Iowa is losing the war against meth
New figures remind us prohibition doesn't work
Law enforcement officials have led a major crackdown on meth labs in recent years, yet Iowans continue to struggle with meth abuse, according to the state government’s 2018 drug policy report.
The number of meth lab busts in Iowa has plummeted since the state passed new restrictions in 2005 — from 1,500 meth labs in 2004, to just 33 in the most recent report. Still, other metrics for meth use continue to rise, some reaching record levels. The portion of drug treatment patients whose primary substance is meth surged to an all-time high of 20 percent, according to the state report.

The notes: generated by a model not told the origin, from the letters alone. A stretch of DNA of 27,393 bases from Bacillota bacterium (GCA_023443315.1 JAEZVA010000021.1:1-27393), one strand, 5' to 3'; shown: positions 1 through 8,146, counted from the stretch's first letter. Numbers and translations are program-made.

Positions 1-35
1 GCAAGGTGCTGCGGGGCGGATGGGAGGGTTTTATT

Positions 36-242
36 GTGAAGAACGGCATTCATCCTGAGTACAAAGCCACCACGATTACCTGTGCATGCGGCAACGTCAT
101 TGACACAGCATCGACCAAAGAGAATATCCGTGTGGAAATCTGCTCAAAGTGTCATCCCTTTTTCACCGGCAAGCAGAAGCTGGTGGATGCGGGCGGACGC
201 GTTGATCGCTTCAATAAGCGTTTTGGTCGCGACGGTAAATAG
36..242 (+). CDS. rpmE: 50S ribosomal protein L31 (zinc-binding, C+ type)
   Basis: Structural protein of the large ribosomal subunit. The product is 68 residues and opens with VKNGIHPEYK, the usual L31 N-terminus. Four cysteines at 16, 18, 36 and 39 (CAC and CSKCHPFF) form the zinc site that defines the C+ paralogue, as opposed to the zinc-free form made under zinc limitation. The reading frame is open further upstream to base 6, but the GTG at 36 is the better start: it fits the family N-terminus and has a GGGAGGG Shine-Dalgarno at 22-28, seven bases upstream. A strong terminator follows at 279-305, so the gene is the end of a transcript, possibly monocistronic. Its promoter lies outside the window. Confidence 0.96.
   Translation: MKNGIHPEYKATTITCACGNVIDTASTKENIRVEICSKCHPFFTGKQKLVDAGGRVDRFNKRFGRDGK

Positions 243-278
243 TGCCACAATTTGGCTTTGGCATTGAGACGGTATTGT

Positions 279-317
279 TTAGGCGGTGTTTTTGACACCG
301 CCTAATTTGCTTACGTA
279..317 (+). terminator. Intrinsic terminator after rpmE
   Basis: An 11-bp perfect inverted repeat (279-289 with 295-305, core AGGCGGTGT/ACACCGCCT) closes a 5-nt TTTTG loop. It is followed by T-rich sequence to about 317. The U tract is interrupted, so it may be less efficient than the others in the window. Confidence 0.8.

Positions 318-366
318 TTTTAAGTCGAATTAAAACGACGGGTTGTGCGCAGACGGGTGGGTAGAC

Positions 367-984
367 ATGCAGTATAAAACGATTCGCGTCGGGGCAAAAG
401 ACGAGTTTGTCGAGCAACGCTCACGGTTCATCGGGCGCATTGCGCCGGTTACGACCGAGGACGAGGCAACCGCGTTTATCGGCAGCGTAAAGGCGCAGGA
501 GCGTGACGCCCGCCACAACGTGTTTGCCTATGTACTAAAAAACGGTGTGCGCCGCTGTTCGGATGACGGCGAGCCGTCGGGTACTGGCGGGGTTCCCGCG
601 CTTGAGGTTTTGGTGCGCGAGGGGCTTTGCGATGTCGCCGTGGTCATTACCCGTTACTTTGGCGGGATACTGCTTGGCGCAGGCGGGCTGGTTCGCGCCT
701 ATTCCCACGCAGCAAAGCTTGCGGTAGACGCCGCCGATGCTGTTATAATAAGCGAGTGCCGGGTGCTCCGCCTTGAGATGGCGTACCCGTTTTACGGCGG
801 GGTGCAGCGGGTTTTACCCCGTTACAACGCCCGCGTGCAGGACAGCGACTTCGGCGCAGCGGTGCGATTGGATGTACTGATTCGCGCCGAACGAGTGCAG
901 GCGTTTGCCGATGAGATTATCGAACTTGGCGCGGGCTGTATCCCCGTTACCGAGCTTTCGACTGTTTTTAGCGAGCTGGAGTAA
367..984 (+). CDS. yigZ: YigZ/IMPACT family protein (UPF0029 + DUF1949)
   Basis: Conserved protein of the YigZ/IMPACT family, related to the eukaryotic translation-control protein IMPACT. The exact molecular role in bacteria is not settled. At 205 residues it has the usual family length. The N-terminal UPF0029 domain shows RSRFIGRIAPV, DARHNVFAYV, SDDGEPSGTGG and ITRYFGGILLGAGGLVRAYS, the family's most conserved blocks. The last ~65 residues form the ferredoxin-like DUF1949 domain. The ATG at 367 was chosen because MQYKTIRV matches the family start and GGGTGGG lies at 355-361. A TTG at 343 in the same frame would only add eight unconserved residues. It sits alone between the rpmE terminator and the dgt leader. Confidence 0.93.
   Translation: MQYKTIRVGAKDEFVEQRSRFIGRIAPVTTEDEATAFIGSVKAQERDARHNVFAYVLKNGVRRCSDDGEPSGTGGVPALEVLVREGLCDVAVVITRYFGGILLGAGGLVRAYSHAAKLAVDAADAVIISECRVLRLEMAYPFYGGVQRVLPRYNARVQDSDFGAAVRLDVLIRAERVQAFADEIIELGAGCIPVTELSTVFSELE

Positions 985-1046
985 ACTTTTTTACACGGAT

Officials with the Governor’s Office of Drug Control Policy say the new meth is “produced and distributed by Mexican drug cartels and their agents.”
These figures remind us what students of history already know — prohibition doesn’t work.
Meth is a terrible drug, but government’s attempts to eliminate it often lead to even worse outcomes. Rather than diminish substance abuse, the war on drugs has simply pushed users into dark markets which often have violent activity and even more dangerous drug mixtures.
However, the prohibitionists did get one thing correct in their report.
“We cannot escape the reality that some Iowans still engage in dangerous substance abuse behaviors,” they wrote.
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